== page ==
22 February 2019

Longjing village: successful prediction of a significant rockslide

Posted by Dave Petley

Longjing village: successful prediction of a significant rockslide

On 17th February 2019 a significant and potentially hazardous rockslide occurred in Longjing village, in Xingyi, Guizhou province, Southwest China.  This landslide, which is formed primarily from dolomite, had a volume of about 1.4 million cubic metres.  The landslide is shown below:-


The Longjing village landslide in Guizhou village, China. Image via SKLGP.


This landslide was initially triggered in 2013 by cutting of the toe of the slope during road construction . The image below shows the state of the slope before the February 2019 landslide:-

Longjing village landslide

The Longjing village landslide prior to the February 2019 failure. Image via SKLGP.


The image shows a 270 metre long sliding surface with a steep scarp at the crown.  It is unsurprising that there was potential further instability in this area, and the sliding surface clearly meant that the debris could impact the road.  Investigations by SKLGP suggested that movement was facilitated on a 2 to 5 cm thick layer of clay between the dolomite bands, a situation that is often hazardous.

On June 2018 a 0.9 m wide tension crack was observed above the existing landslide crown, suggesting that further instability was developing.  Over the next few months further deformation was observed.  The local government worked with Professor Nengpan Ju and Professor Qiang Xu from SKLGP to install a real-time monitoring system on the landslide.  This system is based on the analysis of patterns of deformation of the landslide (see Xu et al. 2017), and in particular it uses artificial intelligence to identify accelerating trends in movement data, sending an alert message when key thresholds were met.  In this case, the system identified such a trend over the day preceding the landslide, issuing a “caution” (yellow) warning on 13th February and a “vigilance” (orange) warning on 15th February.  Early in the morning on 17th February 2019 a red alert was issued, allowing 400 people from the area around the slope to be evacuated.  The slope failed later that day.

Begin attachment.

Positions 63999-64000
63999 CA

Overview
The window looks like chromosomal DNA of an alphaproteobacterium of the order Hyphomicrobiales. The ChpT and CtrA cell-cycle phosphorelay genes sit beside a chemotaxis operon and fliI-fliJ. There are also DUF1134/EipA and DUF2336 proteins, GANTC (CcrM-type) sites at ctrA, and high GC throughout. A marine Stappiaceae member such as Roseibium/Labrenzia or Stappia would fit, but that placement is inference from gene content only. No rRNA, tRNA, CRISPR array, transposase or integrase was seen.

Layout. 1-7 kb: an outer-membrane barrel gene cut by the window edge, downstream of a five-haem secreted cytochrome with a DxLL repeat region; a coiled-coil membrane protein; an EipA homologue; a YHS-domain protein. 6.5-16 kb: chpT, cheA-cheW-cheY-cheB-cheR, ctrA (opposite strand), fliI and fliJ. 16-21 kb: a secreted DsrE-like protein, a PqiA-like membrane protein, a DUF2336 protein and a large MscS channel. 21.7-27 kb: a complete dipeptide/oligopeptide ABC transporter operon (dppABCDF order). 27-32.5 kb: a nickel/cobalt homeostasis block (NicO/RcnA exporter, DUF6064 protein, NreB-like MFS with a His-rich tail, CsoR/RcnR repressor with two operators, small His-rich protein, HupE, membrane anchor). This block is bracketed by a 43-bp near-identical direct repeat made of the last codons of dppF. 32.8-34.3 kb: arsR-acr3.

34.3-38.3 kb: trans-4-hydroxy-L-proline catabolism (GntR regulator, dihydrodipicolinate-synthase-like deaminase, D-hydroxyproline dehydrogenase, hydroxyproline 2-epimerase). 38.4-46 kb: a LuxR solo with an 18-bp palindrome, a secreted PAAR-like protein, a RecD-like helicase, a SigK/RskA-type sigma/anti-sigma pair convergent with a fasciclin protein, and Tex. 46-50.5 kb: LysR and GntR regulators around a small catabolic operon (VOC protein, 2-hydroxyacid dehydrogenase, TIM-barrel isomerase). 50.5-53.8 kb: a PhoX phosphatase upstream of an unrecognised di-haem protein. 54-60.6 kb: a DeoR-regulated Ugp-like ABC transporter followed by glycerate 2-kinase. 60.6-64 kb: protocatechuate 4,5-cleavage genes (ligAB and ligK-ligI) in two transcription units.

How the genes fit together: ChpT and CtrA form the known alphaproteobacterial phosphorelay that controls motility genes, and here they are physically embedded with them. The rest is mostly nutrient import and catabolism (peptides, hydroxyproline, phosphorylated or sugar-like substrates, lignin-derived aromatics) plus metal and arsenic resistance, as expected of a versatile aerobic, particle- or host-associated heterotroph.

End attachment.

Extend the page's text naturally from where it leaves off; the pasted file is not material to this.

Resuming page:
The image below shows the movement record of the landslide:-

Longjing village landslide

The movement record of the Longjin landslide as it accelerated to failure. Data provided by SKLGP, used with permission.


In the main graph the green triangles show the displacement of a sensor on the landslide with time, showing the characteristic hyperbolic acceleration to failure.  The blue stars represent the analytical approach used to trigger the alerts, which are shown in the bar chart at the foot of the image.

This is not the first time that this system has been successfully deployed. In 2017 SKLGP report that it was used to predict the failure of two loess landslides in Gansu province, at Heifangtai in Yongjing County.

The development of warning systems for landslides continues to be a challenging but exciting area, and there is little doubt that in certain circumstances they can be a useful tool.  In this case the system has played a major role in increasing public safety, which is very welcome.


Xing Zhu, Qiang Xu, Xing Qi, Hanxiang Liu. 2017. A Self-adaptive Data Acquisition Technique and Its Application in Landslide Monitoring. In WLF 2017: Advancing Culture of Living with Landslides pp 71-78. https://link.springer.com/chapter/10.1007%2F978-3-319-53487-9_7


Thanks to Professor Xuanmei Fan at SKLGP, Chengdu University of Technology, for providing information and the images that are the basis for this post.